Don’t Talk About It!
Here is one of the big myths. I’d say one of the top two. It goes like this:
If you think someone may be suicidal, do not talk to him or her about it! It will propel them into attempting suicide.
What’s this myth all about?
There is no getting around it. The possibility of suicide is frightening - even to experts; even to experienced psychotherapists. Someone attempting to take his or her own life is a harrowing thing to contemplate, and because of that, most people feel intimidated by the topic and believe they are ill equipped to offer even simple help to someone who may be stuck and suffering. Because of this, the entire subject has spawned myths that leave everyone unnecessarily hesitant and fearful. From time to time, I’ll blog about the most prevalent ones, and this is the perfect fallacy with which to begin.
Where do we start? First, is with your expertise. Truth is, you don’t have to have any. You don’t need a Ph.D or a Master’s in Social Work to help someone who is suicidal. You don’t need to do dream analysis or fashion some fancy interpretation that has to do with someone’s childhood. You don’t have to be a therapist to be a friend.
So, what kind of tools are needed? Simple, your own humanity. Just yourself, unadorned. Maybe another way of saying it, is that you need heart and a pair of feet.
The Heart Part:
This has to do with vulnerability…ours! One of the most popular TED lectures this past year, and recent New York Times Bestselling book, is Brené Brown’s, The Power of Vulnerability. In it, Brené acknowledges that so much of our world is ambiguous and unpredictable, just by its nature, that the most authentic, and useful response, is to allow ourselves to be vulnerable. She writes:
Vulnerability is the birthplace of innovation, creativity and change. It is the birthplace of love, belonging, joy, courage, empathy; the source of hope, and authenticity. If we want greater clarity in our purpose … vulnerability is the path.
What does that mean?
It means, keeping the conversation open, despite the fear. Much of the conditioning one receives in western culture teaches us to keep a tight lid on our emotions and not show much; to gather a cloak of protection around us in the face of what we don’t know or what we can’t control. Helping someone who may be suicidal, or in any kind of emotional pain involves the opposite. People who are caught in suicide’s horrible sway still share their most salient qualities with everyone else – they are people who have emotions, who, most often, have very good minds that have become caught in a deep trough. Their thoughts, which tend towards worry, loop over and over, predicting defeat or loneliness. And, most often, they have great hearts, often very big and empathic hearts, that have constricted in fear. Sound familiar? Is there anyone for whom this hasn’t been true at some time or another? True, their loop is tighter and the gravitational pull towards the negative can be much, much greater. But it’s all still very much human.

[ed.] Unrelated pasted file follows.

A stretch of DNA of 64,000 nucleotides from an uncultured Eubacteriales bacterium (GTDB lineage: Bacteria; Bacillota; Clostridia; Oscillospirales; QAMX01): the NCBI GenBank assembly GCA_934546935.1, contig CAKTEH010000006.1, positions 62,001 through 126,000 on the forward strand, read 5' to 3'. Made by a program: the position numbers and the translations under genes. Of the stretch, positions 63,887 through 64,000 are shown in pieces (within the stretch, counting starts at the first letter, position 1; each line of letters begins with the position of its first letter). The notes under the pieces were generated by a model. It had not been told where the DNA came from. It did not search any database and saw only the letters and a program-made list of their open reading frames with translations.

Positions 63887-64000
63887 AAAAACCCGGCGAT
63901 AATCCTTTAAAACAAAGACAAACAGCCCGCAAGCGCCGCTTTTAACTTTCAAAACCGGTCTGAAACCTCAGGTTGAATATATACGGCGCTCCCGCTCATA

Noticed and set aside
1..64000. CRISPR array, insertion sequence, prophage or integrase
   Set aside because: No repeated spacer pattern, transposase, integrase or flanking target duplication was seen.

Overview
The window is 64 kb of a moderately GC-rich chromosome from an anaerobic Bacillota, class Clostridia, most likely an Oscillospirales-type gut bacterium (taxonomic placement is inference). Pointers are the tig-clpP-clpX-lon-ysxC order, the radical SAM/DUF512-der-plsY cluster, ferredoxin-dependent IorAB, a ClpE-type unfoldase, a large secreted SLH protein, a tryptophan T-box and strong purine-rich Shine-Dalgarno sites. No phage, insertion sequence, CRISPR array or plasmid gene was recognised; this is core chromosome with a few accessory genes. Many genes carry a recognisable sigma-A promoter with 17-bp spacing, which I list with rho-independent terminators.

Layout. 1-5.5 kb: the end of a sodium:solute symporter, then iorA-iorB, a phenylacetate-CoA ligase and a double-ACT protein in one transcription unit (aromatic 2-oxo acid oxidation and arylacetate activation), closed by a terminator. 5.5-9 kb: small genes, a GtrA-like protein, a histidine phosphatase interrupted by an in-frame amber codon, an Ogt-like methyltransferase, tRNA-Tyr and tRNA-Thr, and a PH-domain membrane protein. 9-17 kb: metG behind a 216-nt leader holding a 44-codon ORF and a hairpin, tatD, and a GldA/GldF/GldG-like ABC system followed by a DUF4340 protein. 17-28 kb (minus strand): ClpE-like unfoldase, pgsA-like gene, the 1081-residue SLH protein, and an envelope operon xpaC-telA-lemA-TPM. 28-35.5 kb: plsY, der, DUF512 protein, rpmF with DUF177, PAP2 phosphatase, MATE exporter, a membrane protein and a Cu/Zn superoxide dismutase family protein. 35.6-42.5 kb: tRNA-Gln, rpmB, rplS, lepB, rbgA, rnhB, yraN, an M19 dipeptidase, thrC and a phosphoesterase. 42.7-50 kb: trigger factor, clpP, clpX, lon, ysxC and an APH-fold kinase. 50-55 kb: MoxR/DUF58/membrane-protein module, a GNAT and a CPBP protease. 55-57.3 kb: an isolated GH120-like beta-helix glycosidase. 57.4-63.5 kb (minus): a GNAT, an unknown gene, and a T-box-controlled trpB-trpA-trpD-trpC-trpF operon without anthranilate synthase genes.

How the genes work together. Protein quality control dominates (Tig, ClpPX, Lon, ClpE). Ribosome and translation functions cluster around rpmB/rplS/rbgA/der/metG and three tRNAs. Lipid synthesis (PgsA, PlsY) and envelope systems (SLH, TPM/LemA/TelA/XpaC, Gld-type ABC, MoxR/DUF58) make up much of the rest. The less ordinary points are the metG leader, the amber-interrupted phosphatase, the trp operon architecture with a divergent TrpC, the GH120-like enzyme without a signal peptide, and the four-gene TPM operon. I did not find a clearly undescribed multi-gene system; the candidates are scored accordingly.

So, what can I do? It’s simpler than one thinks. You don’t have to take on the whole of someone’s problems. And, you don’t have to fix anything. You just have to help them, get help. If you sense that someone you know or love may be suicidal, tell them. Let them know your sense of them, your guess that maybe they have been thinking of suicide and you are concerned and want to help. That’s pretty much it for the ‘heart part’.
Again, our fear is that someone will run away screaming, tearing their hair and clothes. Usually, there is quiet acknowledgement, maybe even relief, some conversation…and then the next part…the feet.
The most skillful thing we can do is tell people we will help them find help…usually in the form of:
- a suicide hotline (800-273-8255, National Suicide Hotline)
- the name & number of a therapist,
- and a simple plan to be safe until then.
It may go something like this: I know you’ve been thinking about this, and I’m concerned for you. Can I help connect you with someone? I’ll stay with you as you make the call. I’ll drive you to your new therapist. I'd like to check in with you on the hour for awhile, until you feel safe. Who else can we include in this to make sure you are safe for now?
Is it foolproof? No, nothing is, even for therapists. Does is have the capacity to break through layers of protection and cloaking (see, my last blog, The Mask)? Yes. Surprisingly and powerfully so. All that’s needed is for friends and loved ones to lean in a bit, push past the fear that arises in everyone about suicide, and try to connect with the person in pain. You don’t even have to be good at it. The heart part - the authentic intention to connect and engage - will outweigh any skill that you do or don’t have.
In the coming weeks, I’ll be blogging about people who began their turnaround, their road back to life with the simple, humble overture from others. It’s extraordinary sometimes, how little, has accomplished so much.
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